Or how about cons response to the detailed and outlined health benefits: "General health might be increased but think about this. What about those that just don't want vaccines? What are you gonna do? Secure them to a chair and stick a needle in them?" That certainly invalidated the whole logically thought out detail pro put in.

This is literally insane I have to spell this out: con did not make an argument; he through one of two hastily writtenn opinions. Pro made detailed points to justify mandatory vaccination using ethics of car, eco
Posted by Ramshutu 3 years ago
7 points to Con. Reasons for voting in order to satisfy the ridiculous and overburdensome moderation that is starting to turn vote reporting into a tool : RFD:

Sources to pro: only pro used any sources at all; so by default pro had, by definition "the most reliable sources", but as the vote Moderator has somehow decided that when one person does f**k all in a debate, not providing source doesn't seem to count towards sources, he has forced me to analyze them anyway; pro cited sources such as the CDC, and scientific papers: con cited sources such as "blank space", and "telepathic signals", neither of which I was able to receive. As the scientific credentials of cons blank space could not assertained: and pro cited genuine scientific studies, sources to pro.

Spelling and grammar to pro. Again: due to the overzealous vote moderators, I am strangely forced to explain what stilted grammar and run on sentences are:

For example: "Those sort of things you can't enforce on people. The idea that this is more beneficial to overall public health is a bit exaggerated. I don't take flu shots and i've hardly ever gotten the flu. And it's never been too serious."

We have an example of various poorly structured sentences and poor grammar including a non-capitalized I, a run on sentence using and as the starting point, and stilted small sentences that make the whole thing hard to read... and that was in cons opening round.

And this: "General health might be increased but think about this. What about those that just don't want vaccines? What are you gonna do? Secure them to a chair and stick a needle in them? Or send them to jail? All because they didn't want vaccination? That would be way over the top."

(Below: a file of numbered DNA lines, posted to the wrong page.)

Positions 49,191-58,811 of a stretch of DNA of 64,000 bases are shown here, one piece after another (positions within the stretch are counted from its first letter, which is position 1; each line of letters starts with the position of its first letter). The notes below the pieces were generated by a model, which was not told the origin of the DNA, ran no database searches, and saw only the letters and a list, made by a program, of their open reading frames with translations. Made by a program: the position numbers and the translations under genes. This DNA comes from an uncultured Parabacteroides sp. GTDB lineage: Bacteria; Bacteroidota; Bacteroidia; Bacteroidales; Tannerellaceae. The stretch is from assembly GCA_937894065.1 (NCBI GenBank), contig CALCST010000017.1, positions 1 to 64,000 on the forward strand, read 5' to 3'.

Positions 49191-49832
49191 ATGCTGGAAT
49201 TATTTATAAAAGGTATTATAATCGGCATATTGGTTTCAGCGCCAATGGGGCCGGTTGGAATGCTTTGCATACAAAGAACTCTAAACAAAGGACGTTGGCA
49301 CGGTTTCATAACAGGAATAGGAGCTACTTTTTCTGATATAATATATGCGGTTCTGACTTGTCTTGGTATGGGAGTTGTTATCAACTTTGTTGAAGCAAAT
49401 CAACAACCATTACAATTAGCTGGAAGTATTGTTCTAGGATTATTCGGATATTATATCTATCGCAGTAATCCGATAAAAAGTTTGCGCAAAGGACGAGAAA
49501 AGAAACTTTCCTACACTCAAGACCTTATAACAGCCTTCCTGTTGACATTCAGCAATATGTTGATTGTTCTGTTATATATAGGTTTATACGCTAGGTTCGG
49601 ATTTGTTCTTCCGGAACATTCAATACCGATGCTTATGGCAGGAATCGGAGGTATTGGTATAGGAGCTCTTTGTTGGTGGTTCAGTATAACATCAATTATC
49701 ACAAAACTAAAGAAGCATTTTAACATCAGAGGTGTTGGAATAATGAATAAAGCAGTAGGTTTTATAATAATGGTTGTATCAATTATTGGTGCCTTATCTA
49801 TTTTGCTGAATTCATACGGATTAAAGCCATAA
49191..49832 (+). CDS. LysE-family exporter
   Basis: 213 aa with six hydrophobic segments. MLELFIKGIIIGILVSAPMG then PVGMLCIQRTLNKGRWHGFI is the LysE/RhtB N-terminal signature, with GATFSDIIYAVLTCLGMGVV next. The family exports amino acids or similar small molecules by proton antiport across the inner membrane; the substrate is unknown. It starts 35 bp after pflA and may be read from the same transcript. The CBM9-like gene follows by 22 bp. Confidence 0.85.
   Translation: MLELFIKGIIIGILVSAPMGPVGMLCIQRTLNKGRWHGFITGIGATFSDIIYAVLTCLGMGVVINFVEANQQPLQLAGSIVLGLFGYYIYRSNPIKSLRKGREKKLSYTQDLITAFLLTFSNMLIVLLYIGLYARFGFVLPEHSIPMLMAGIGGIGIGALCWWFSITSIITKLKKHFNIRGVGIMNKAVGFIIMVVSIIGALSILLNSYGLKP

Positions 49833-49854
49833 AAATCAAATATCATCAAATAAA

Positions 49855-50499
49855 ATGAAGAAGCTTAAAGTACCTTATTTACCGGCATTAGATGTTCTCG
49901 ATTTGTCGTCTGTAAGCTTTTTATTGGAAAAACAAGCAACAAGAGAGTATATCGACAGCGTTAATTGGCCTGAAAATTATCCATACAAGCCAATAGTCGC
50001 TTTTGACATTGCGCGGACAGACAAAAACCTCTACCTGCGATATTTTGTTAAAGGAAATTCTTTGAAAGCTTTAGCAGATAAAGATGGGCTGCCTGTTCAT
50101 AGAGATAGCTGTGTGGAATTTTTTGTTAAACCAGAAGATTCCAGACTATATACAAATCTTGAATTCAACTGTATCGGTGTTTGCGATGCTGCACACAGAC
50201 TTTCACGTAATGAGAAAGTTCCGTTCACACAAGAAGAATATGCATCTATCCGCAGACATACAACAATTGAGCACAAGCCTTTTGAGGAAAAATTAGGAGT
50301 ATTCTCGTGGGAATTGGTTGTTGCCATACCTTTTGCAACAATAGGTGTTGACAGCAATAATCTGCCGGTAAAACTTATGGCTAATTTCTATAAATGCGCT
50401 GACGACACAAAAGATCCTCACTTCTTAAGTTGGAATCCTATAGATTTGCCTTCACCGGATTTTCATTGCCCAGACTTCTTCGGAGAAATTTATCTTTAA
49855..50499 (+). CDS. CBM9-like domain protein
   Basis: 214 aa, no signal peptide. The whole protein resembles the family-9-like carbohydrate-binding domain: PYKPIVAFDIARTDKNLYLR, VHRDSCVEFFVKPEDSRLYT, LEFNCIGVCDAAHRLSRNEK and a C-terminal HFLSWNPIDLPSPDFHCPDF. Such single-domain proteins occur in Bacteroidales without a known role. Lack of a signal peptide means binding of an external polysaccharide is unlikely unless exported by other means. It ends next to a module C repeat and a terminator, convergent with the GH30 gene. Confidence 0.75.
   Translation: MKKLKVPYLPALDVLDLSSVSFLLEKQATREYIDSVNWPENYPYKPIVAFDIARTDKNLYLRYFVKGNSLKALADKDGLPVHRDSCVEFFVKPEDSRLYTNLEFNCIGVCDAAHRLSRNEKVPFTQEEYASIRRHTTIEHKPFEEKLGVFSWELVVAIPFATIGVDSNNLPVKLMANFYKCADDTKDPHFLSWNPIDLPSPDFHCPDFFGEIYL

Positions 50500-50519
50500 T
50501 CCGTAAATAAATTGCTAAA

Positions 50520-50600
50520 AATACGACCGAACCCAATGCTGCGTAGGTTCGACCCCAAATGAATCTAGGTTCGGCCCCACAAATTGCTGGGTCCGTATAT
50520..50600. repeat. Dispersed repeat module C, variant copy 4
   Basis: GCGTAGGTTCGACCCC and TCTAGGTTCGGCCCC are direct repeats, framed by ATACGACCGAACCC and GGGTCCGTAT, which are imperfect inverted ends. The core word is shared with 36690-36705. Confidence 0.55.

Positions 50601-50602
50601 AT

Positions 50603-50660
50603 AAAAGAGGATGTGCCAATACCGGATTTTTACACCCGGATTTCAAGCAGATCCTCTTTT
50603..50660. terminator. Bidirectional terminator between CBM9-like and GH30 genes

There are about 3 too many question marks, and two too many sentences jumbled together in a difficult to read mess.

I found no such error in pros argument. S&G to pro.
Posted by dsjpk5 3 years ago
Excellent job, as usual, Lannan!
Posted by Fluffcat 3 years ago
Stabby needles.
Posted by Thoughtmoldbreak 3 years ago
Vaccinations are like security or government working properly. The problem is that you never will know (currently) if they work properly, because the only thing you will hear about is if they fail. To base a success or working ratio on this criteria is a fallacy. One must exclusively look at statistical data to conclude the actual results. I understand perfectly not wanting to do something against your will, but this is for the good of the many.
1 votes has been placed for this debate.
Vote Placed by Ragnar 3 years ago
Agreed with before the debate:-Vote Checkmark-0 points
Agreed with after the debate:-Vote Checkmark-0 points
Who had better conduct:--Vote Checkmark1 point
Had better spelling and grammar:--Vote Checkmark1 point
Made more convincing arguments:-Vote Checkmark-3 points
Used the most reliable sources:-Vote Checkmark-2 points
Total points awarded:05 
Reasons for voting decision: "Even though all that stuff you said is mostly true" with whatever the untrue part was unchallenged. This was practically a concession ... Con is opposed due to a personal liberties argument, but it's generally agreed such freedom ends when the harm to others begins, and pro laid out a compelling case for the macro level harm inflicted to avoid mere discomfort at the micro level. ... Sources for the sheer work pro put into citations, which included three separate .gov sites in agreement with him, and generally supported the magnitude of the problem stated. ... S&G tied as it never became a distraction from the debate. Conduct likewise.